Getting a little dirty leads to happier, healthier lives.

When we let our children play in the dirt, we're not only allowing them to explore the wonders around them. We are also exposing them to healthy bacteria, parasites, and viruses that will inevitably create a much stronger immune system. Many kids who live in an ultra-clean environment have a greater chance of suffering from allergies like asthma and other autoimmune diseases that we would otherwise be protected from.

Studies have shown that just having contact with dirt, whether it is through gardening, digging holes, or making pies out of mud, can significantly improve a child's mood and reduce anxiety and stress. With antidepressant use in kids on the rise, an increasing number of experts are recognizing the role of nature in enhancing kids' mental health. Dirt can even improve classroom performance.

There is a rising prevalence of vitamin D deficiency (“the sunshine vitamin”) among infants, children, and adolescents worldwide. Vitamin D deficiency is a risk for rickets and may be a risk factor for developing cardiovascular diseases, cancer or autoimmune conditions (Huh, Gordon).

More time spent outdoors is related to reduced rates of nearsightedness, also known as myopia, in children and adolescents (American Academy of Ophthalmology, 2011). Time spent outdoors improves social relations. Children will be smarter, better able to get along with others when they have regular opportunities for free and unconstructed play outdoors.

Outdoor play increases fitness levels and builds active and healthy bodies. Being outside improves distance vision and lowers the chance of nearsightedness. Research also shows that children who grow their food are more likely to eat fruits and vegetables and show higher levels of knowledge about nutrition (Waliczek and Zajicek, 2006). They are also more likely to continue healthy eating habits throughout their lives (Morris and Zidenburg-cherr, 2002)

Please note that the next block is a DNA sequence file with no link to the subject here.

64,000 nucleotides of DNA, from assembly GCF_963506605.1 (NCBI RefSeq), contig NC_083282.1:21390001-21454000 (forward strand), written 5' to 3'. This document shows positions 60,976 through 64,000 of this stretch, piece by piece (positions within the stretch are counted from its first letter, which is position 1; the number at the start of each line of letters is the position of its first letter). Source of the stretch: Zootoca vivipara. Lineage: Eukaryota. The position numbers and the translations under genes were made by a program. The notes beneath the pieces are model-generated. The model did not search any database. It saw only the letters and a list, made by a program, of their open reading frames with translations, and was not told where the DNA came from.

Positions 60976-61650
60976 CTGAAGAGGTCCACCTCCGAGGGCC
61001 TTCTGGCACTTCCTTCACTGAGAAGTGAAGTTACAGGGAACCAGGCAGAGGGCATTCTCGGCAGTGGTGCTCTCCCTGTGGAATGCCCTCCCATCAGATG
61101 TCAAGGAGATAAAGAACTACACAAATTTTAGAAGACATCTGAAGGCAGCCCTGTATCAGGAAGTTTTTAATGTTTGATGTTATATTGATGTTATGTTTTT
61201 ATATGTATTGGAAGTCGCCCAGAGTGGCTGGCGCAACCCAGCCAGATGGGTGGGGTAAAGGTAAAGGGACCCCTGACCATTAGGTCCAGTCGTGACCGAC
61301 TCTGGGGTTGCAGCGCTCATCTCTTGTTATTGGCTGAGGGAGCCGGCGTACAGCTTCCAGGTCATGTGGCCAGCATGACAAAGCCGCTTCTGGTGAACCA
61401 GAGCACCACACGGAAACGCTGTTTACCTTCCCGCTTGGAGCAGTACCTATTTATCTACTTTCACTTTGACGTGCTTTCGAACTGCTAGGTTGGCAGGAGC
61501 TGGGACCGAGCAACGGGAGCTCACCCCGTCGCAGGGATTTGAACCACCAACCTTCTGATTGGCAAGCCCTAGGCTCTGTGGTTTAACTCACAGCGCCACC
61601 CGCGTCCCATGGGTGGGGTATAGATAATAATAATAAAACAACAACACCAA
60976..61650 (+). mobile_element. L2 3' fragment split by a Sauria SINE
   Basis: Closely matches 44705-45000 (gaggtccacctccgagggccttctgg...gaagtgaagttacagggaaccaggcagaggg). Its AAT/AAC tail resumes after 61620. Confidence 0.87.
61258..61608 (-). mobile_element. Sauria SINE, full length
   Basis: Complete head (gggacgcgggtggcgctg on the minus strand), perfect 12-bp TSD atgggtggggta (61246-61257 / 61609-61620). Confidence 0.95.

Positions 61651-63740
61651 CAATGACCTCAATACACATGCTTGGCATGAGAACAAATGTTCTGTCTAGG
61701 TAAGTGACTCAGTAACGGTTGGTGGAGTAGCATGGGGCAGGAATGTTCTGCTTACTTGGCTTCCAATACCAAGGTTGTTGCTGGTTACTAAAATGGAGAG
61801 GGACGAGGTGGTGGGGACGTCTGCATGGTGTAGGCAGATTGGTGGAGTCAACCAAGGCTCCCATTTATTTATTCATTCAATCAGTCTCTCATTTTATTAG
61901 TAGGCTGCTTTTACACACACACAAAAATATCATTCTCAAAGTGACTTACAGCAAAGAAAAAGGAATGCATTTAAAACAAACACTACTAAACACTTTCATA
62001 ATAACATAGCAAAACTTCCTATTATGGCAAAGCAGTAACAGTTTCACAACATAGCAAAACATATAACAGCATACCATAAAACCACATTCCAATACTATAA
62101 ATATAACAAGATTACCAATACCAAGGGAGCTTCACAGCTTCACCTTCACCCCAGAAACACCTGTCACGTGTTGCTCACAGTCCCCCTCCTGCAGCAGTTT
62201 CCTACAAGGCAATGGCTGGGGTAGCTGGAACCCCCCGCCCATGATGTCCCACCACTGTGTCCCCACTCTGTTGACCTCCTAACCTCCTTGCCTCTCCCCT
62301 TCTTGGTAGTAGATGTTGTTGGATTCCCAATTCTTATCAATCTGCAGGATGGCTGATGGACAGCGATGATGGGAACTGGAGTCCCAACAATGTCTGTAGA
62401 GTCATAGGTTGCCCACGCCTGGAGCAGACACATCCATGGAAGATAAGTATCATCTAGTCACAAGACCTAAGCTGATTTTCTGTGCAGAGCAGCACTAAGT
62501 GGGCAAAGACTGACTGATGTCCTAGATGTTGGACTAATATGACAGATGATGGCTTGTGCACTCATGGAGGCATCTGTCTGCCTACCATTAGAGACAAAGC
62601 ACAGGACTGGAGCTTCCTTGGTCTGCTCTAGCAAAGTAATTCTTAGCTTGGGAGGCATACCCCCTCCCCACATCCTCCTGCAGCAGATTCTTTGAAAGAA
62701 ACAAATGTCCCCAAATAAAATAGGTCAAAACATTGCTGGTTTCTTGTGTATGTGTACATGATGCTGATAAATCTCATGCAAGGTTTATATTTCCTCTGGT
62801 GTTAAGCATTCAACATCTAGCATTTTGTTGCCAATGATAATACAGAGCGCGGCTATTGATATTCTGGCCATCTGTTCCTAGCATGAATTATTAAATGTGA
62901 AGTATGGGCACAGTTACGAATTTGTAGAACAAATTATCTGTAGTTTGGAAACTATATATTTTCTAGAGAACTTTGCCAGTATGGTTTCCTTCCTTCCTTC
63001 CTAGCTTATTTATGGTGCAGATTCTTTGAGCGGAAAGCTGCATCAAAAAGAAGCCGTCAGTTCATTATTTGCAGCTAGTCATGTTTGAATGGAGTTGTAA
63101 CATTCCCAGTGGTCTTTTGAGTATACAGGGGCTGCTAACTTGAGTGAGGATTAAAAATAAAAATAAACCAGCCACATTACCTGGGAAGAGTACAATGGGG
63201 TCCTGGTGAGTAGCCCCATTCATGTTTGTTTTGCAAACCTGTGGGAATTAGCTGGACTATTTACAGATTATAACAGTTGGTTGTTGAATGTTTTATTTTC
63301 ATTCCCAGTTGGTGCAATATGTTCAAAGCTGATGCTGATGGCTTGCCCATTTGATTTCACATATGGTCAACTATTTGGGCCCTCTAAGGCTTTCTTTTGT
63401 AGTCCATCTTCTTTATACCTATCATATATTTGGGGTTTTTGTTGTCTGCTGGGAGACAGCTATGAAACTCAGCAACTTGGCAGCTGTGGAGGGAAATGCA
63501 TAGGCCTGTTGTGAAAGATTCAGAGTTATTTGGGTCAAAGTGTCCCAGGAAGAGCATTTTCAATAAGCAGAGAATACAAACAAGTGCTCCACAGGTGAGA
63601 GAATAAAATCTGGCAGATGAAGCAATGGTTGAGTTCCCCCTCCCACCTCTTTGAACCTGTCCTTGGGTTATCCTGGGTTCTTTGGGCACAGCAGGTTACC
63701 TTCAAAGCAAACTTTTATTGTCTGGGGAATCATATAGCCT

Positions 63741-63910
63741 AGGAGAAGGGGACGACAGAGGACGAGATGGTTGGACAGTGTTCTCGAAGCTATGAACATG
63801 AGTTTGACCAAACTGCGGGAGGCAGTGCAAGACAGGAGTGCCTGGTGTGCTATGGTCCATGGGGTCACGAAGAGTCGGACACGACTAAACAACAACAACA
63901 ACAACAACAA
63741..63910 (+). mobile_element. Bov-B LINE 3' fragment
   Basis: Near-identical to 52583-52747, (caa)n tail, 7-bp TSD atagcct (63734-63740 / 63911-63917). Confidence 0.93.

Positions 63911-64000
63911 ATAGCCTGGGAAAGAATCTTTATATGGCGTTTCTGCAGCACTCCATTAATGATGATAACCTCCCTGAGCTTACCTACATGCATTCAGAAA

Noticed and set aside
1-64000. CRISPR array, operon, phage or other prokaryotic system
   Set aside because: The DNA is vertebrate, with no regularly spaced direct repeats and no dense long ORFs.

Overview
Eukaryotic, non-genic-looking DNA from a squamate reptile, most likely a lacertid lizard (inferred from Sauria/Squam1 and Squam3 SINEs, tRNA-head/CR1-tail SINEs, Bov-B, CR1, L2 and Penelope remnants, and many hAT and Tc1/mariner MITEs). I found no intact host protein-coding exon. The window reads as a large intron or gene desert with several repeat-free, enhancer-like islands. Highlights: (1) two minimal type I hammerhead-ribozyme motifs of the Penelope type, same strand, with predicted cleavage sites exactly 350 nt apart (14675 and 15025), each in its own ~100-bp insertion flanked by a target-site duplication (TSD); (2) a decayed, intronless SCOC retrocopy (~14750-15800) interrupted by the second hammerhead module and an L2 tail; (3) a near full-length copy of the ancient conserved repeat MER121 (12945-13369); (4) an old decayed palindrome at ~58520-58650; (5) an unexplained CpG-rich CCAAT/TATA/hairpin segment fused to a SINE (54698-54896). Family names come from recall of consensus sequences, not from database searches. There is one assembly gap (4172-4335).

Recommendations for Parents

• Visit favourite local nature spots such as Century Park, Chenshan Botanical garden and Gucun park, all in Shanghai.

• Dress appropriately to encourage children to interact with nature, e.g. putting on wellies for playing in wet conditions.

• Use nature to create art in a way that does not destroy the environment, e.g. using dead leaves, sticks etc. to make models.

• Allow your child to get dirty while exploring nature. Let your child get wet, climb rocks, jump in puddles taking manageable risks which are vital for their development.

• Use observations of nature to teach your child and develop curiosity, e.g. regarding texture, seasons, why some leaves are green, and others are a variety of colours, the rain cycle, how plants make food and breathe.

• Bring your child’s camera, IPad along so that they may learn a different way of using electronic gadgets and capture memories of nature which can be shared with family and school.

• If possible, grow your own plants and develop your child’s understanding of the importance of nature to our well-being.

• Teach your child names of plants, animals as well as seasons and the plants associated with the seasons.